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Vol.7 No.2previous AASP15 (106-107-108-109-110-111)- AA112-113 NT71

Academic Articles
Regular Paper Vol.7 No.2 (2015) p.154 - p.159

Status of Fukushima Daiichi Decommissioning and Decontamination Project

Douglas M. Chapin1

1 MPR Associates, 320 King Street, Alexandria, VA 22314, US


The Fukushima Daiichi nuclear plant accident occurred in March 2011 as a result of a major earthquake and tsunami. It is probably the second worst commercial nuclear plant accident in terms of on-site damage and off-site release; Chernobyl was the world’s worst. Japan has begun a huge, complex and expensive effort to recover from the accident at the site, prevent and reduce further off-site damage and health effects, and decommission all the plants on the Fukushima Daiichi site. A major plan and roadmap has been developed and is being pursued. The plan and roadmap are also continually reviewed, and are changed and modified as the actual accident conditions are discovered, and the detailed technical efforts and equipment to achieve success must be dealt with.
An overall project organization has been set up in Japan for the decommissioning. It involves several portions of the Japanese government such as METI and NRA. It also includes TEPCO, IRID and many other Japanese and International companies, R&D organizations, universities, laboratories, local governments, etc. The Japanese have also sought out and set up work with a small International Expert Group, the IEG. These six individuals have extensive knowledge and experience in dealing with the sort of problems and issues that must be faced at Fukushima. Much of this experience comes from dealing with nuclear plant accidents and problems, including severe core damage, at locations outside Japan. The author is a member of this group.
The paper provides an overall summary of the current status and organization of the Fukushima Decommissioning Project, and identifies several of the key organizations and their roles. The paper discusses technical issues and problems currently being pursued on the site, e.g., spent fuel removal, fuel debris removal, monitoring and controlling radiation dose on the site, and collecting, processing, storing and releasing water from the site.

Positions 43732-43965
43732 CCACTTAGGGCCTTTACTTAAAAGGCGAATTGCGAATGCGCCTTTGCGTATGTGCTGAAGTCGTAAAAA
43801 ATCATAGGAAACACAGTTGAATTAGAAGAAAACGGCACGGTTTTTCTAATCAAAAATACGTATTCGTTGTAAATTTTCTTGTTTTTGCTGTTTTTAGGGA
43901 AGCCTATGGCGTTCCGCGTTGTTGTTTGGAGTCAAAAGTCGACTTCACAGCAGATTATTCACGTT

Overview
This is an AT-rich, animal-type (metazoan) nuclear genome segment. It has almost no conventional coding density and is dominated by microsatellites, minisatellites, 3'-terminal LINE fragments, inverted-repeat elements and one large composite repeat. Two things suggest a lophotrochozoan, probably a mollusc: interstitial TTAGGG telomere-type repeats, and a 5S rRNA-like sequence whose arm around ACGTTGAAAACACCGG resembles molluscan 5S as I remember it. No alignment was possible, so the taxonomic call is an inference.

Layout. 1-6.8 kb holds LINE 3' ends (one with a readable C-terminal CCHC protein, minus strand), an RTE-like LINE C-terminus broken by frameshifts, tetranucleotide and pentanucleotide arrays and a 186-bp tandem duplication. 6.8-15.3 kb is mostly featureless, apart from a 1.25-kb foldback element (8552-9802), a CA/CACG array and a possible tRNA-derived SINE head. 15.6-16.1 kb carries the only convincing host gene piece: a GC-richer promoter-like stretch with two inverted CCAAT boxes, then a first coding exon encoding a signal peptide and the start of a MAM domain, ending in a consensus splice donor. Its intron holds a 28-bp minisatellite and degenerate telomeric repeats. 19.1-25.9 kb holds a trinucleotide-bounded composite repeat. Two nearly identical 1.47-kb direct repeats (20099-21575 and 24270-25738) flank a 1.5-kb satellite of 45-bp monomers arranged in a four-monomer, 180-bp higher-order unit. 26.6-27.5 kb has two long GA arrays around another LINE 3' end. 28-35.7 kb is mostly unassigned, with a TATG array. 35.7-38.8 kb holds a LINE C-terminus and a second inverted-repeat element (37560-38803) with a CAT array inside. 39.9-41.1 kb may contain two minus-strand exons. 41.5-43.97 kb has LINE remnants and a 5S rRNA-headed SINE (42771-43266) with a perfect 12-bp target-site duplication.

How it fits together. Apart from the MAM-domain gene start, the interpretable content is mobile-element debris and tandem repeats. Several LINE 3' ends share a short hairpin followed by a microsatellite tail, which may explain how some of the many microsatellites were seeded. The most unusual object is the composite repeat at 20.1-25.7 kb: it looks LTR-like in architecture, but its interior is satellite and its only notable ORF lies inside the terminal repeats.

Significant progress has been made. The wide range of Japanese and International organizations are energetically and effectively participating in the needed activities. Safety is improving and doses for off-site public and site workers continue to reduce. Damaged buildings and systems are being repaired, spent fuel removal progresses and radwaste cleanup and storage is underway. Successful pursuit and completion of tasks to date has provided important new information, resulted in better performance of many systems on site, and freed up resources to address important additional tasks. Significant R&D is underway, and is helping identify and produce new hardware and techniques to support needed tasks.
The Japanese estimate the Fukushima decontamination and decommissioning task will require 30-40 more years. Based on the data in hand, the author considers that this estimated duration is uncertain, but seems to be a reasonable estimate. The Japanese are strongly committed and dedicated to this effort being safely achieved, despite the high cost and major needed effort, and the author agrees this should be the expected and anticipated result.

Project organization, roadmap, key participants, current status, spent fuel removal, fuel debris removal, radiation dose control, site water handling
Full Paper: PDF EJAM Vol.7No.2 pp.154-159 "Status of Fukushima Daiichi Decommissioning and Decontamination Project"
Article Information
Article history:
Received 21 November 2014
Accepted 3 June 2015